What is estate planning?
Estate planning refers to arranging and preparing the transfer of a person’s asset base after his or her death. This includes writing a will, granting powers of attorney, dealing with estate taxes and eliminating other possible uncertainties.
You can think of estate planning as simply putting someone’s personal affairs in order.
The goals of estate planning are determined by the specific needs of the client.
Some of the most common tasks in estate planning include:
- Appointing a guardian for living dependents
- Creating trust accounts in the name of the beneficiaries of the estate
- Managing or creating life insurance and retirement plans
- Appointing an executor of the estate to administer the deceased person’s assets and manage them until they are distributed to inheritors.
- Making the necessary funeral arrangements
Creating a will
A will is a document that includes the names of people, organizations, and other entities that will receive a person’s estate after they die.
This is an important part of estate planning as it decides who the beneficiaries of the estate will be.
If there is a minor inheriting an estate, a custodian is typically assigned to manage the assets inherited by the minor until he or she comes of age.
It is crucial to take great care when creating a will as many jurisdictions require that the testator (author of the will) follows specific steps to properly execute their will and testament. Final arrangements such as whether to be cremated or buried are commonly part of a living will.
It is common to have a trust created as part of the estate planning process. A trust (in the context of estate planning) serves to distribute the assets of a person when they pass away. A trust is an arrangement in which a trustor gives control of their assets to a trustee for the benefit of a beneficiary.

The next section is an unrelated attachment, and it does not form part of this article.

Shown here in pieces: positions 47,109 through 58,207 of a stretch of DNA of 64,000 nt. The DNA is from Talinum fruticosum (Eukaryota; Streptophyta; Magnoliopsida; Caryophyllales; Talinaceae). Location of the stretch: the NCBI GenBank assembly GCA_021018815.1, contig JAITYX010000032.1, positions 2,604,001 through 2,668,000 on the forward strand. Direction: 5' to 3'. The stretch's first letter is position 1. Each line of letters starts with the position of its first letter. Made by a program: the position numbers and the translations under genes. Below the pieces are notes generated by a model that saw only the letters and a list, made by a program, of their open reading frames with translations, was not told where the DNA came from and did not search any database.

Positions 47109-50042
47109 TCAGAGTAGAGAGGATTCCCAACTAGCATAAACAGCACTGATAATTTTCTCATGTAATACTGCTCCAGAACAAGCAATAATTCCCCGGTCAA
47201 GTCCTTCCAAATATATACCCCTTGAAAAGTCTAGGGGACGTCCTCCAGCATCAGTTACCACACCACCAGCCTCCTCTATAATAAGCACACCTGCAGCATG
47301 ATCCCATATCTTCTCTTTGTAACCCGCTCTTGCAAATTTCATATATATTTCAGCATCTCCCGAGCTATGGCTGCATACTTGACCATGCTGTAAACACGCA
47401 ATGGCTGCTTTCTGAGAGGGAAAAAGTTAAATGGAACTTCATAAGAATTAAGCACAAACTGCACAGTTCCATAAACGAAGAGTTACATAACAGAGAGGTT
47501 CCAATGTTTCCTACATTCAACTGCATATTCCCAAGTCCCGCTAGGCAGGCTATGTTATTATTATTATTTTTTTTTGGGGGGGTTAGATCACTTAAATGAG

People create a trust in estate planning:
- To protect and control the assets of one’s family.
- When the beneficiary is too young to handle his or her affairs.
- When the beneficiary cannot handle his or her affairs because he/she is incapacitated.
A trust can either go into effect while the estate owner is alive (Living Trust) or established through a will (Testamentary Trust).
Advance directives can be important for making the estate owner’s voice heard when they can no longer properly communicate. Someone can be appointed to make health care decisions for the person when they longer can. Decisions are based on the previously stated wishes of the person.
Medical power of attorney (or designation of a health care surrogate) allows a person to assign someone to make medical decisions for them in the event that they become temporarily or permanently unable to make decisions themselves.
According to emedicinehealth.com, situations in which a person may be temporarily or permanently unable or incapable to make complex decisions may include:
- persistent vegetative state;
- severe illness;
- severe medical conditions;
- traumatic brain